Many Central American coffees are grown in select mountainous regions of altitudes between 4,000 and 6,000 feet above sea level. Depending on the area, typically Latin American coffee-growing regions describe their finest Arabica coffees as being either Strictly High Grown (SHG) or Strictly Hard Bean (SHB). The low temperatures and high altitudes aid in producing a slow maturing fruit as well as a harder, denser bean. A Strictly Soft Bean (SSB) is grown at lower elevations of 4,000 feet or less and will mature at the same rate, but have a much less dense body. Once the coffee is harvested, the raw beans are all hand sorted by what is called the European Preparation (EP), to remove any defective beans and foreign material.

Dipilto in Nicaragua is located in the mountainous Nueva Segovia Department where the country shares its northern border with Honduras. The municipality covers an area of only 106 square kilometers and the majority of the 5,000 people who live there work on coffee farms. The best of these farms combine their cherries into the Prodecoop coffee mill in Estel in order to have enough for export. This has given the coffee a distinct and delicious flavor that helps to distinguish it from other Nicaraguan coffees. What’s more, it’s grown under a variety of shade trees and is hand-washed at the mill and sun dried.


Since coffee came to Nicaragua in the 18th century, it has boosted the national economic and environmental development process. Coffee is the nation’s main item of trade, and has annually contributed 140 million dollars to the economy. Thousands of farm families harvest the longed for “golden bean” providing an estimate of 280,000 permanent jobs in the late 19th century. About 95% of the coffee is shade grown, allowing the small farm farmers to save water, prevent soil erosion and to provide an excellent coffee. Some farmers even intercrop fruits such as bananas, oranges, mangoes, and trees for firewood and construction within their coffee parcels, for extra sale and use.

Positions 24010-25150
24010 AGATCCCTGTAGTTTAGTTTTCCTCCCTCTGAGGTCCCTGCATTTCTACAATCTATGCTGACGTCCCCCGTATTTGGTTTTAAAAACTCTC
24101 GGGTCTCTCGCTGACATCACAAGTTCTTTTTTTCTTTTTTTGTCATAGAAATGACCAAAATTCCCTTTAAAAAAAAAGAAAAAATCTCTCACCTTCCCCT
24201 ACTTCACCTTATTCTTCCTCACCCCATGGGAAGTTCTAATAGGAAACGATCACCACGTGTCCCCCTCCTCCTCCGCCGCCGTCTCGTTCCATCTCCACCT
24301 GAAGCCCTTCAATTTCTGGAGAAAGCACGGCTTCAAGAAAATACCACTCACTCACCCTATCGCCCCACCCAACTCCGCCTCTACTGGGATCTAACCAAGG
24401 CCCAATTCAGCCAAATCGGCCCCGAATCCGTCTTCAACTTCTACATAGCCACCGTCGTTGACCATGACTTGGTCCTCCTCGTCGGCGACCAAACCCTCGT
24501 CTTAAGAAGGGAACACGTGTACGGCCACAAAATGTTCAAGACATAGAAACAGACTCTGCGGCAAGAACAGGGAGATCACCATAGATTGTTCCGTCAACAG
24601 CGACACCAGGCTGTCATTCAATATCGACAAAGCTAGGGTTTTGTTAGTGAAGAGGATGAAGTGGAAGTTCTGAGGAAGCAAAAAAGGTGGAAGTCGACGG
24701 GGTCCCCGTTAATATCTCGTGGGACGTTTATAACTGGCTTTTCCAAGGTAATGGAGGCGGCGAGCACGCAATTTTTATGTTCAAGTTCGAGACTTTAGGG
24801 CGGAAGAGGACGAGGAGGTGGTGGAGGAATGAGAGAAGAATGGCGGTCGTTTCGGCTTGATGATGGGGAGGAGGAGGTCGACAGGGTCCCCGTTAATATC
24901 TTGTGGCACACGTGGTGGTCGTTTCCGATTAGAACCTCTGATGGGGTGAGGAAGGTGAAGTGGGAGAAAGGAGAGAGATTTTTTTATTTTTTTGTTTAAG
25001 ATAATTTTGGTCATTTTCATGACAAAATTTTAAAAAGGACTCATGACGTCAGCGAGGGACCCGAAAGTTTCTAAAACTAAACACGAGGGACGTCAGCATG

The Prodecoop
Growers and producers of Prodecoop are located in different communities and coffee growing areas of the departments of Esteli, Madriz and Nueva Segovia, North of Nicaragua. It produces more than 4 million pounds of golden coffee, about half of it being certified as organic. Prodecoop’s coffee is produced at an average altitude of 1,250 meters, and is harvested by hand between December and March. The beans are wet-processed and placed on large, sun soaked patios to dry. After this process, the beans rest for a minimum of four weeks before they are shipped out.